[PLUG] [Event Report] Magit @ Pune Emacs Users' Group, India, February 22, 2013

Shakthi Kannan shakthimaan at gmail.com
Sun Feb 24 20:11:05 PST 2013


I had presented an introduction to Magit [1], "Emacs + Magit = Git
Magic", at the Pune Emacs Users' group meetup [2] on Friday, February
22, 2013. Magit is an Emacs mode that interfaces with Git [3]. Magit
doesn't provide all the interfaces of Git, but the frequently used
commands. The user manual [4] was used as a reference. Magit is
available in Fedora. You can install it using:

  $ sudo yum install emacs-magit

The talk was centered around the notion of writing a poem on Emacs in
Emacs, and using magit to revision it. I started an Emacs session,
created a directory with Dired [5] mode, and used magit (M-x
magit-status) to initialize a git repo. After adding a stanza in the
poem, I used the magit commands to stage (s) and commit the same (c,
C-c C-c) from the magit-buffer. Another stanza and a README file were
then added, and the different untracked, and tracked section
visibility options (TAB, S-TAB, {1-4}, M-{1-4}) were illustrated.
After adding the third stanza, and committing the same, the short (l
l) and long (l L) history formatted outputs were shown. The return
(RET) key on a commit in the magit-log history buffer opens a new
magit-commit buffer, displaying the changes made in the commit. The
sha1 can be copied using the (C-w) shortcut.

The reflogs are visible with the (l h) option from the magit-buffer.
The (d) command was used to show the difference between the master and
a revision, and (D) for the diff between any two revisions. Annotated
tags (t a) and lightweight tags (t t) can be created in magit.
Resetting the working tree and discarding the current changes is
possible with (X). Stashing (z z) the present changes, applying a
stash (a), and killing the stash (k) were demonstrated. An org branch
was then created (b n) to write a stanza on org-mode, and then merged
(m m) with the master branch. An example of rebasing (R) was also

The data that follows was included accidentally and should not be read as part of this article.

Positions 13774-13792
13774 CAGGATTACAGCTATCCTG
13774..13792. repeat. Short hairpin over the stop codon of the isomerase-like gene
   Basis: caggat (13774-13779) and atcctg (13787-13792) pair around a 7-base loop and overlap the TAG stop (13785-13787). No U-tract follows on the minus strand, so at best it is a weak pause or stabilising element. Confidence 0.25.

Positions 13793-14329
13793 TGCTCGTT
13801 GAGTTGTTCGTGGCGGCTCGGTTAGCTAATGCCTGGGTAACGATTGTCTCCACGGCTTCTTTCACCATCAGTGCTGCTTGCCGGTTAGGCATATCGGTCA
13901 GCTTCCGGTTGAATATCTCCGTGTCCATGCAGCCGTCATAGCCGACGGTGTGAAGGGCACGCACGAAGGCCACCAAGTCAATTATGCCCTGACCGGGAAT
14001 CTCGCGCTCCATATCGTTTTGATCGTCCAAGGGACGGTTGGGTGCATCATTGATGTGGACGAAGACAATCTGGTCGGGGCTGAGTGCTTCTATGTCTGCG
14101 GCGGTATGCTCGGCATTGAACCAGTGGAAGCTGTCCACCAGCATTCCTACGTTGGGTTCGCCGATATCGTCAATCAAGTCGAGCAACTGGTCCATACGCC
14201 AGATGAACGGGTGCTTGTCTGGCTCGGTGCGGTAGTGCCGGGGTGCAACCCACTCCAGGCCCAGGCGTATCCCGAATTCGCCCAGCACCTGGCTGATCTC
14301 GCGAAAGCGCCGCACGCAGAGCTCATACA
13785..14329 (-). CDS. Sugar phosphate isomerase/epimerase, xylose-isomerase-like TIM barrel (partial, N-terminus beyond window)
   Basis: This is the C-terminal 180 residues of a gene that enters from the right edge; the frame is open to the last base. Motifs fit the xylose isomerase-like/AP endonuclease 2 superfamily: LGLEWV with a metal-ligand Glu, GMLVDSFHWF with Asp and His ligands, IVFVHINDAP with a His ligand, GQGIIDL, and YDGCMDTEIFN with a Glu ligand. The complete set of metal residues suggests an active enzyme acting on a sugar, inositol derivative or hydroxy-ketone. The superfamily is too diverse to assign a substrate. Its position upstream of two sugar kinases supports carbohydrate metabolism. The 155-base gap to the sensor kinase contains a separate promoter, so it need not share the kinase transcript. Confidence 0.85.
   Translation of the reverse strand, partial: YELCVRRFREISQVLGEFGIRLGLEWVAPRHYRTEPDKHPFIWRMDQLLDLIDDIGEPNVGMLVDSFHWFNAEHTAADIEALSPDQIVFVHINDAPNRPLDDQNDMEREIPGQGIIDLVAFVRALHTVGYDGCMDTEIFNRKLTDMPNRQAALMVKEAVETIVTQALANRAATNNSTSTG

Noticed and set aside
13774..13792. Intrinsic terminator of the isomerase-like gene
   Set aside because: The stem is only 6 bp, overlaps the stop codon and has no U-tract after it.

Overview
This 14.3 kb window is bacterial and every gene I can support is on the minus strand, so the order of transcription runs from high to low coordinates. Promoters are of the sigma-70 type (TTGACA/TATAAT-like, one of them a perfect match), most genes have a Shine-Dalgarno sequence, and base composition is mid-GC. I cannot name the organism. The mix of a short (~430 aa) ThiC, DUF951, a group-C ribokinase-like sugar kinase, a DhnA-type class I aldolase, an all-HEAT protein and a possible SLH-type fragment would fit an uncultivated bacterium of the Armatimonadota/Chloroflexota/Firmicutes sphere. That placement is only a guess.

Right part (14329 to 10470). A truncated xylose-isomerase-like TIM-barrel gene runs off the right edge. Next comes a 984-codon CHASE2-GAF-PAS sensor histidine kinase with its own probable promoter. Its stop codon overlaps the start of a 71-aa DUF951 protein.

illustrated. The magit-buffer can be refreshed (g) to check the
current status of the git repo. Anytime, the magit buffers can be
closed with the (q) command. A git command can be invoked directly
using (:), and the corresponding output can be viewed with ($), which
is shown in a magit-process buffer.

A summary of the various shortcuts are available in the presentation
[6]. The poem that I wrote on Emacs, and used in the talk:

  Emacs is, an operating system
  Which unlike many others, is truly, a gem
  Its goodies can be installed, using RPM
  Or you can use ELPA, which has already packaged them

  You can customize it, to your needs
  You can also check EmacsWiki, for more leads
  Your changes work, as long as reload succeeds
  And helps you with, your daily deeds

  People say, it lacks a decent editor
  But after using its features, they might want to differ
  Using Magit's shortcuts, you might infer
  That it is something, you definitely prefer

  Plan your life, with org-mode
  You don't necessarily need, to write code
  TODO lists and agenda views, can easily be showed
  Reading the documentation, can help you come aboard

  Emacs is, a double-edged sword
  Its powerful features, can never be ignored
  Customization is possible, because of Free Software code
  And this is, my simple ode


[1] Magit. https://github.com/magit/magit

[2] Pune Emacs User Group. http://www.meetup.com/the-peg

[3] Git. http://git-scm.com/

[4] Magit user manual. http://magit.github.com/magit/magit.html

[5] Dired mode.

[6] Emacs + Magit = Git Magic.

Shakthi Kannan

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